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What are you not writing?

Charlie the Dog is hiding his cone-shame from us all. If only he could write it out!

Writing, sometimes, is kind of like throwing up.

WAIT WHERE ARE YOU GOING. Come back!

Stay with me, here. If you’re nauseated, sometimes you’re not going to feel better until you…purge. Get whatever’s troubling you out there. (This is the new euphemism I’m going to use for throwing up. “I got the troubling thing out there! All over the back seat of this cab! Oh, this driver’s going to get a big tip.”) It might be unpleasant; you might think you’re going to die–but in the end, you’re going to feel better. But until that moment, if you’re anything like me, you’ll expend a lot of energy trying to deny that whatever is about to happen, is, well, about to happen.


In the same way, many writers have something they don’t want to write. A topic they’re avoiding. A memory they don’t want to face. It doesn’t matter if you’re writing fiction or nonfiction or a blog–if it’s there and you’re not writing it, in whatever form, you may find yourself blocked when it comes to the stuff you think you should be writing. You know: the pleasant stuff you think everyone wants to read.

I had this experience recently when I wrote about sexual harassment and getting older. I avoided this topic for a long time. I wondered why I kept trying to write it. Every time I did, what came out seemed too nasty. Too negative. Too not-what-people-read-me-for. It didn’t even matter if I told myself I was writing it just for me. I felt certain that somehow, bad things would rain down on me for admitting just how angry I really was. “How are you,” squeaked the stupid little voice in my head. It usually resorts to “how dare you” because it’s stunningly unoriginal.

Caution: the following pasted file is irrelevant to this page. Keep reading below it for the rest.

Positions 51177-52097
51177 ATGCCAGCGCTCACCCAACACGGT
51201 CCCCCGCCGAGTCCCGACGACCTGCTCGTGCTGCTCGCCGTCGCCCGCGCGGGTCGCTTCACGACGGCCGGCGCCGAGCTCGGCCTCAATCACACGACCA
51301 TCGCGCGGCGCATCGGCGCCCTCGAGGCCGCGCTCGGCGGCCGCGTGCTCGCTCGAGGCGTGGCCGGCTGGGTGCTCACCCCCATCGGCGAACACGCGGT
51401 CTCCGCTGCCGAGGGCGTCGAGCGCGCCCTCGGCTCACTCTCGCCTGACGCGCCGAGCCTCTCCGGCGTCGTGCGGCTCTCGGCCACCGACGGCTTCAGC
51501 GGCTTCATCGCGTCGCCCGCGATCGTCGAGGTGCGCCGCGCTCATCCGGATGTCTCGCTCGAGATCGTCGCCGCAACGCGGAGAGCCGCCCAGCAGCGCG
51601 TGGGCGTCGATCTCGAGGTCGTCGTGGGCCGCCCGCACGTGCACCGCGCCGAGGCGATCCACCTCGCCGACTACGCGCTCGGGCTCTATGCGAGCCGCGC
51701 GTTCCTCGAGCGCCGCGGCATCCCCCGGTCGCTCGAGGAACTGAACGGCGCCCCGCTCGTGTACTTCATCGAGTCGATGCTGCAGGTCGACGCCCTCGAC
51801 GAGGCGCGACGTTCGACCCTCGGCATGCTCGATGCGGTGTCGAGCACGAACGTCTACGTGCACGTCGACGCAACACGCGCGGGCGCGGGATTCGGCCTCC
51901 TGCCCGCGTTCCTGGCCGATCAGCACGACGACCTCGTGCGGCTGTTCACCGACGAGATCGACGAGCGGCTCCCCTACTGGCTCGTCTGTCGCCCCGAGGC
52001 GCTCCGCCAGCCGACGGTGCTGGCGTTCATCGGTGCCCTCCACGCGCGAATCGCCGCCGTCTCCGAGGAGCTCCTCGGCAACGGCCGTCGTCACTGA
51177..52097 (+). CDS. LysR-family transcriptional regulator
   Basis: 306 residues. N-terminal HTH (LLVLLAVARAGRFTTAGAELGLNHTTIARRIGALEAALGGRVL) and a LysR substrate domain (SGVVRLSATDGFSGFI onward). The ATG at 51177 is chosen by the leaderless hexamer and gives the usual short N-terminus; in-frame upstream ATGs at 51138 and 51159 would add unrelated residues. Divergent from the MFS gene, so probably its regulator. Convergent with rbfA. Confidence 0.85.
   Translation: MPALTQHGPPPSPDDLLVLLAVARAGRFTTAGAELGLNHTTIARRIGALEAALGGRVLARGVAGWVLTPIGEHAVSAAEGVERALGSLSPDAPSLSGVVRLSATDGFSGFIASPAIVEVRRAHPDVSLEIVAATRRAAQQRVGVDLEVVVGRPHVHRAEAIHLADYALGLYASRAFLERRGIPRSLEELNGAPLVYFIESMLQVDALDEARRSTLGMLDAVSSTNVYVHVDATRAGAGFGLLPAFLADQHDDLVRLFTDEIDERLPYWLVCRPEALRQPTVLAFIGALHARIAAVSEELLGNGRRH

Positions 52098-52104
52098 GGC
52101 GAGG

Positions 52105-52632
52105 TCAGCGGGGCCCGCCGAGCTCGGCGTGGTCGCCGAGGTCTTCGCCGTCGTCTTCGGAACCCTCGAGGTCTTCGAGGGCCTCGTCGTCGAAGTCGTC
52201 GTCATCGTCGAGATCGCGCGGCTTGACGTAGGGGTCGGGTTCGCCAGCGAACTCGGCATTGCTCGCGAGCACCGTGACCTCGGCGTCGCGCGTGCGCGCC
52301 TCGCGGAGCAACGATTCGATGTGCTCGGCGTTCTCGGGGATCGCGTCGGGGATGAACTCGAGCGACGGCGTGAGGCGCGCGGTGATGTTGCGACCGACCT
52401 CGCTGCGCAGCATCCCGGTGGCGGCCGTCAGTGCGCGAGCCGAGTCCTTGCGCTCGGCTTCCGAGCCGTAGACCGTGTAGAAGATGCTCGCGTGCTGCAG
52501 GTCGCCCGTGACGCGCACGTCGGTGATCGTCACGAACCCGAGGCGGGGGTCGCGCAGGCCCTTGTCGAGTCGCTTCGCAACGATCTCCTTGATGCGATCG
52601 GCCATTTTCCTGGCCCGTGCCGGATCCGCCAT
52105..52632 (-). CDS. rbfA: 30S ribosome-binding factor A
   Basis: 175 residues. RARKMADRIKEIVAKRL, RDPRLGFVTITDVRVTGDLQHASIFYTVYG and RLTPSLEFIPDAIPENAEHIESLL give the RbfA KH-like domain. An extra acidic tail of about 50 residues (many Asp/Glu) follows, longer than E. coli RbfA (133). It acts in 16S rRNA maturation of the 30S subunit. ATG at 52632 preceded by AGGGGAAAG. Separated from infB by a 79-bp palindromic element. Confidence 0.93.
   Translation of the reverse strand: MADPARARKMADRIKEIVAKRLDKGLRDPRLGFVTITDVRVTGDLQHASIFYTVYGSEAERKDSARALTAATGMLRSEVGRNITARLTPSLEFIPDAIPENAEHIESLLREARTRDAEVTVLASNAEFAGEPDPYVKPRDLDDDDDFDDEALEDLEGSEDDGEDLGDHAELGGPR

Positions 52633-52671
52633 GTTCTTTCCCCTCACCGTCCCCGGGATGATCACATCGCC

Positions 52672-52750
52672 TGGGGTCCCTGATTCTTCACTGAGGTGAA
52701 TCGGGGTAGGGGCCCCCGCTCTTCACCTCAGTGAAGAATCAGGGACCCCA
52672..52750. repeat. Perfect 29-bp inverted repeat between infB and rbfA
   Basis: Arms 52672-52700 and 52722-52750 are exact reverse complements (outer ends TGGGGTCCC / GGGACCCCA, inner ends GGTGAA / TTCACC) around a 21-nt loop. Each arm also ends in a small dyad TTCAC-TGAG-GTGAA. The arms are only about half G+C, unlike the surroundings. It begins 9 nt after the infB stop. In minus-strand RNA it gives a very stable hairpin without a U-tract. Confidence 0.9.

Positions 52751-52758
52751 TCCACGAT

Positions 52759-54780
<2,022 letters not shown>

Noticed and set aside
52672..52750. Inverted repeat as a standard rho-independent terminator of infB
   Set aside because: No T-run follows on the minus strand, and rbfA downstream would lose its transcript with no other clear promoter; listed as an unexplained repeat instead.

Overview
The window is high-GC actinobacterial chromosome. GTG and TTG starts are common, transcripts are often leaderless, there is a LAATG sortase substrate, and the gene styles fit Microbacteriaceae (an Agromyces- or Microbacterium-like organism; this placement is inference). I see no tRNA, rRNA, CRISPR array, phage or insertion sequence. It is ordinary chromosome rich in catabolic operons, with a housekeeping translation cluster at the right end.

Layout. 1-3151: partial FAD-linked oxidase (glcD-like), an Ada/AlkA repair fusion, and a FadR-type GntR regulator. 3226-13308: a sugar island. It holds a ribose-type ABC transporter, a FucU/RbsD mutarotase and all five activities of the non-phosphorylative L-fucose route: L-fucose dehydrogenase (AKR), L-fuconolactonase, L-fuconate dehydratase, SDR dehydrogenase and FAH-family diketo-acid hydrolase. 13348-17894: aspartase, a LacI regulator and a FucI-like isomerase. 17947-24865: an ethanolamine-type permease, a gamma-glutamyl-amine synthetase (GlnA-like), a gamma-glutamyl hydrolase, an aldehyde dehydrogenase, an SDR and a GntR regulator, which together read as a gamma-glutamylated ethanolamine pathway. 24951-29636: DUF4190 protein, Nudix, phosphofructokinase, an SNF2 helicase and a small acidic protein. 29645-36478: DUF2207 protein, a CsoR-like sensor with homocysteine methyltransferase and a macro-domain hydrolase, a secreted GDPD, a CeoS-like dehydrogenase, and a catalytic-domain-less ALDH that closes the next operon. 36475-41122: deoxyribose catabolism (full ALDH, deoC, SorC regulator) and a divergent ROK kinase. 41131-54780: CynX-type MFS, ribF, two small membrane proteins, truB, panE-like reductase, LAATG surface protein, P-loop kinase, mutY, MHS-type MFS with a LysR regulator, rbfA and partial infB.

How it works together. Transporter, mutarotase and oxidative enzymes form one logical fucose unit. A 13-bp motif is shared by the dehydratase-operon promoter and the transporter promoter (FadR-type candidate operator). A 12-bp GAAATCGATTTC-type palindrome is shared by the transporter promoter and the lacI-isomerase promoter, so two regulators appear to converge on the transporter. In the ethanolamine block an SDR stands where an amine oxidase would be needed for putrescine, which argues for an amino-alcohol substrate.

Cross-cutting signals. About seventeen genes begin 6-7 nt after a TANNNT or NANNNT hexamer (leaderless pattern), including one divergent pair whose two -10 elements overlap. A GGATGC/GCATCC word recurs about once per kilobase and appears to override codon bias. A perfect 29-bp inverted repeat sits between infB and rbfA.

But I finally did it, in a fit of courage/insanity. I wrote it, and it was like the floodgates opened after that. I had been wondering if my blog was dead, if there was nothing left to write, but once I got that out it was like I could think again.

Okay, maybe it took a while. I might have been a little overwhelmed by the response.

The response, by the way, was ridiculous. As in, hundreds of emails. And comments. And other blogs linking to it. I’ve seen this happen before, to me and to other writers. Because whatever you need to write almost inevitably will resonate for other people. If something in you is true and honest and dying to be told, no matter how weird or shameful you think it is, it will be true for someone else. And when that person gets to read that he or she isn’t alone? You’ve just given someone an enormous gift.

Of course you have to be conscious of craft, and revise accordingly. I don’t recommend blurting out your secrets, especially if you’re going to share them with the public. When you’re going to say what you really feel, you must be as clear as can be.

Is there some topic you’re avoiding? What are you not writing? If you don’t know, ask yourself what you would write if you weren’t afraid. Just ask the question, and wait.

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